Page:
Thinking in the marrow bone

One of the stories my mom used to relish telling me was that, as an infant I would gaze at the light and ‘talk to the angels.’ That was her first (delusional) inkling that I was in possession not only of an above average intelligence but a supernatural gift.

I drew this memory in response to a chilling chapter in psychoanalyst Margot Wadell’s book, Inside Lives. In the chapter on thinking she describes children who have to adapt to environmental failures by finding ways to hold themselves together- she movingly describes an infant who stares, blank faced into a light as means of creating a skin or a ‘cohering presence.’ When a good enough carer is not available to knit our experience of reality (and therefore the child’s ego or self) together with their attention, we, as infants will find a way to do this for ourselves – but at great cost to our developing personality and capacity to think. It might be staring into a light, or developing a precocious intelligence or slavishly mimicking some aspect of parental personality – it’s an impoverished means of stitching together what is otherwise a fragmented, frightening, non sensical existence. I can’t actually talk to angels, it turns out, but I can definitely identify with the little girl who is trying to hold it all together by busily cobbling together a thin skin made of words. I stitched and stitched and theorised and read like my life depended on it and learned to glibly smooth-tongue my way through.

I have always been considered smart, but the quality of my intelligence has changed over the years- a change I attribute to the growth of my personality through therapy. I’m not so one dimensional now. To begin with, I was all head and no heart. I tried to solve emotional problems by reasoning my way out of them, by acquiring facts and knowledge and philosophising instead of feeling. This made, as Waddell observes, for a thin, ‘adhesive’ texture to my intellect. I was all talk. I was great at chat but there was an underlying emptiness, a hyper-verbal, densely packed quality to the way I interacted. I imagine I probably talked as if the whole world might unravel before me if I stopped trying to clickety-clack knit knit knit with my words and whirring brain.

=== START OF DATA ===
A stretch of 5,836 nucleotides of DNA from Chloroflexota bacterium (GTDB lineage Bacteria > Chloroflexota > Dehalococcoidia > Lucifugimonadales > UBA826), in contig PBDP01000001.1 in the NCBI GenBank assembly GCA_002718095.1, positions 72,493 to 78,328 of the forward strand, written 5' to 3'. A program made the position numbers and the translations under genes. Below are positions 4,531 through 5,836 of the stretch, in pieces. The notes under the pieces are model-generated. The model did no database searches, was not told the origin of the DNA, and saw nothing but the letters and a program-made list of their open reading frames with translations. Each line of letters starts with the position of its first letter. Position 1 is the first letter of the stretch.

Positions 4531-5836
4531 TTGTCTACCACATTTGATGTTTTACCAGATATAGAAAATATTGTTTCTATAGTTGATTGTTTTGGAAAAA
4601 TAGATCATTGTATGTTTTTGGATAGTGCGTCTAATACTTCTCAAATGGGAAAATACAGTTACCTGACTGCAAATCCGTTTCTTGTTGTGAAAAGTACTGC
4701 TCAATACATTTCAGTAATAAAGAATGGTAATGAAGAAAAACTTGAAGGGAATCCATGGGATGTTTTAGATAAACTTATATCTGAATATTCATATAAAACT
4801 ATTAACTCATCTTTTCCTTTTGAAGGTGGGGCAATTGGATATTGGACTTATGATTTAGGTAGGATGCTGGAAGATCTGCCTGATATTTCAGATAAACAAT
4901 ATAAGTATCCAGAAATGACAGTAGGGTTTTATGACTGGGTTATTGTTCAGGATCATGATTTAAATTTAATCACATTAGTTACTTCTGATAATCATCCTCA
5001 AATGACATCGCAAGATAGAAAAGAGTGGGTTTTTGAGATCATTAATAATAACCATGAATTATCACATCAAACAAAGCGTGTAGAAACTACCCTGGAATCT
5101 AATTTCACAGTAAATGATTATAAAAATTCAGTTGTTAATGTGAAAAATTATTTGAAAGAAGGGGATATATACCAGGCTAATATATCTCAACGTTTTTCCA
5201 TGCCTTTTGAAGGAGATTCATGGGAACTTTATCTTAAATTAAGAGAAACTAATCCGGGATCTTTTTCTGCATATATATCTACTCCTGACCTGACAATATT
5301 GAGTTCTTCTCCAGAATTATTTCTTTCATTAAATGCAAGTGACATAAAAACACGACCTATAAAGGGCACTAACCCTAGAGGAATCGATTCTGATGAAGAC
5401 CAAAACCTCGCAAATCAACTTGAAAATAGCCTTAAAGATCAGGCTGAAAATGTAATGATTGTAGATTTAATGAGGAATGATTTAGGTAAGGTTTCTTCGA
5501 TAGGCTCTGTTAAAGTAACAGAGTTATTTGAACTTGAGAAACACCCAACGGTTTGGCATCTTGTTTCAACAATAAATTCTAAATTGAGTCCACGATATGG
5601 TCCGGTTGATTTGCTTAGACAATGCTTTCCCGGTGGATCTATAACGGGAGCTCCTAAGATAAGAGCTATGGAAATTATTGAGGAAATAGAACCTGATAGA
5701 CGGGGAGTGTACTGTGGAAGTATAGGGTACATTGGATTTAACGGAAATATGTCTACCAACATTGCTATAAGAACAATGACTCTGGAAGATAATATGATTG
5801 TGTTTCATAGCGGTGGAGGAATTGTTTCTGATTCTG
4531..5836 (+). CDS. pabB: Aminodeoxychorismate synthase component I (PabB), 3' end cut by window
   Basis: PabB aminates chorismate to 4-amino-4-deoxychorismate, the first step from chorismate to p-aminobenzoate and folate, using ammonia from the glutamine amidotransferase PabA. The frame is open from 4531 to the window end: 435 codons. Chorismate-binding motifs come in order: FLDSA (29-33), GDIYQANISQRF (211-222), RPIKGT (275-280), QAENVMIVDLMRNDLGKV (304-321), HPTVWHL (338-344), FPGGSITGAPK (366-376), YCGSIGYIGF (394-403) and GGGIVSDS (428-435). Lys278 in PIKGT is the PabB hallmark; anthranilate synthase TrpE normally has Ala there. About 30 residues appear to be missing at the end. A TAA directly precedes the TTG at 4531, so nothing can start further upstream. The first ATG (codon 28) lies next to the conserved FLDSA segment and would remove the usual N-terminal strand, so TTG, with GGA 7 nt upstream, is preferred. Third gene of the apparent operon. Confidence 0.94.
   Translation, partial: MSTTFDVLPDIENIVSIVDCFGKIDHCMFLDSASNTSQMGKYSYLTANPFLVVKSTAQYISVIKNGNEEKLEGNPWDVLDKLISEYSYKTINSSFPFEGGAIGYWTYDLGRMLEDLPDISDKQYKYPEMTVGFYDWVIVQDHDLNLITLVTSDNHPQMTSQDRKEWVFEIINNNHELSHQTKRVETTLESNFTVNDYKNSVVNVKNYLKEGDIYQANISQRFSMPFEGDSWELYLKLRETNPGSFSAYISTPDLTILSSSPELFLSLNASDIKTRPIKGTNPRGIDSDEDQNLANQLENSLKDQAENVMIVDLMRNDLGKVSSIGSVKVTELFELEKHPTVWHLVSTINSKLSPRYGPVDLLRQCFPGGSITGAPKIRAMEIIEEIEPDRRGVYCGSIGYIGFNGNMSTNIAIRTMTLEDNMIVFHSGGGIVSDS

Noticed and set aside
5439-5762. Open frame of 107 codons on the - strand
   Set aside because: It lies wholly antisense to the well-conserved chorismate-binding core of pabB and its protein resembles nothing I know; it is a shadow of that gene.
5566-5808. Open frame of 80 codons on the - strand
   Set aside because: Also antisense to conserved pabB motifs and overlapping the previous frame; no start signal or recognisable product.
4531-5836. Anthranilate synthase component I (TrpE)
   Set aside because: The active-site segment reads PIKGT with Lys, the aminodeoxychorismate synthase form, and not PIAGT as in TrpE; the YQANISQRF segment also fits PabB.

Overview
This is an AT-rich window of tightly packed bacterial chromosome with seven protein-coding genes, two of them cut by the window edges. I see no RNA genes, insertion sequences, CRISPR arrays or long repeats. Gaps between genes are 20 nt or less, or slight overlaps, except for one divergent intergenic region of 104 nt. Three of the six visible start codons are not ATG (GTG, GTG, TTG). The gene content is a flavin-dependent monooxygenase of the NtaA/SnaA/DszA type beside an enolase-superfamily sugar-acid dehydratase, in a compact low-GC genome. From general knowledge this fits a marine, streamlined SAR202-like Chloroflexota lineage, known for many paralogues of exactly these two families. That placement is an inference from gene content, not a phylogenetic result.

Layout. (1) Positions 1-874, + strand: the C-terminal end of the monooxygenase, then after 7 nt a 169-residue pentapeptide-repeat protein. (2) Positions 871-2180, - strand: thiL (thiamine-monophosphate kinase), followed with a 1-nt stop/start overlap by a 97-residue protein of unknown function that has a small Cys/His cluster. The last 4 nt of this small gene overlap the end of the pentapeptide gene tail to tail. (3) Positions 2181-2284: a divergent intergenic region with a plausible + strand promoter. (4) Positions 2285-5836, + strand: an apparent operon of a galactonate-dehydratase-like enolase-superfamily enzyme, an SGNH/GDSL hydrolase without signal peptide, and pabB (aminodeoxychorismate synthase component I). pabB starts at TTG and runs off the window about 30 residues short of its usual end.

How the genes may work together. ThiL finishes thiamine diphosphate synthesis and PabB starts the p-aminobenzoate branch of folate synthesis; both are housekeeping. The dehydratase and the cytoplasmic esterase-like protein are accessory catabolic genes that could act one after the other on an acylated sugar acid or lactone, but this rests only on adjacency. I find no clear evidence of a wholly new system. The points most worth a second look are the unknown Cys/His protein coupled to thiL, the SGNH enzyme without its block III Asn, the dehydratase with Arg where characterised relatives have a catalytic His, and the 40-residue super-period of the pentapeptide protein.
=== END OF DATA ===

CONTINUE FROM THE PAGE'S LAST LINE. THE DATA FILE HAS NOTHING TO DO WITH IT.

I imagine meeting myself now, as I was in my early twenties- I think I’d enjoy my company but perhaps find being with me not very restful- having to frenetically pack a whole human being into a just a head makes for an exhausting personality.

I’m not nearly so clever these days. My intelligence has been re distributed to the rest of my body- as Yeats would say I don’t just think in the mind alone. I discern with my nervous system: my sweaty palms and breath and stomach and pulsing veins. I know things with my heart now: I rely on the vibes I get from people, the feelings I feel around them, first impressions, my dreams, metaphors and imagery that pops up in my speech and thought. I rely on my appetite and instinct too: I try to ditch the rules as often as possible and surrender to what I crave. I think thoughts in my marrow bone these days and I don’t worry so much about having a coherent intellectual answer for everything. I’ve stopped trying to hold myself together with mere words.

Copyright Diana Smith 2018

Margot Waddell’s book, Inside Lives is a fascinating exploration of the development of human psyche.

She quotes Yeats’ poem, ‘A prayer for old age’ from which the title of this blog is taken

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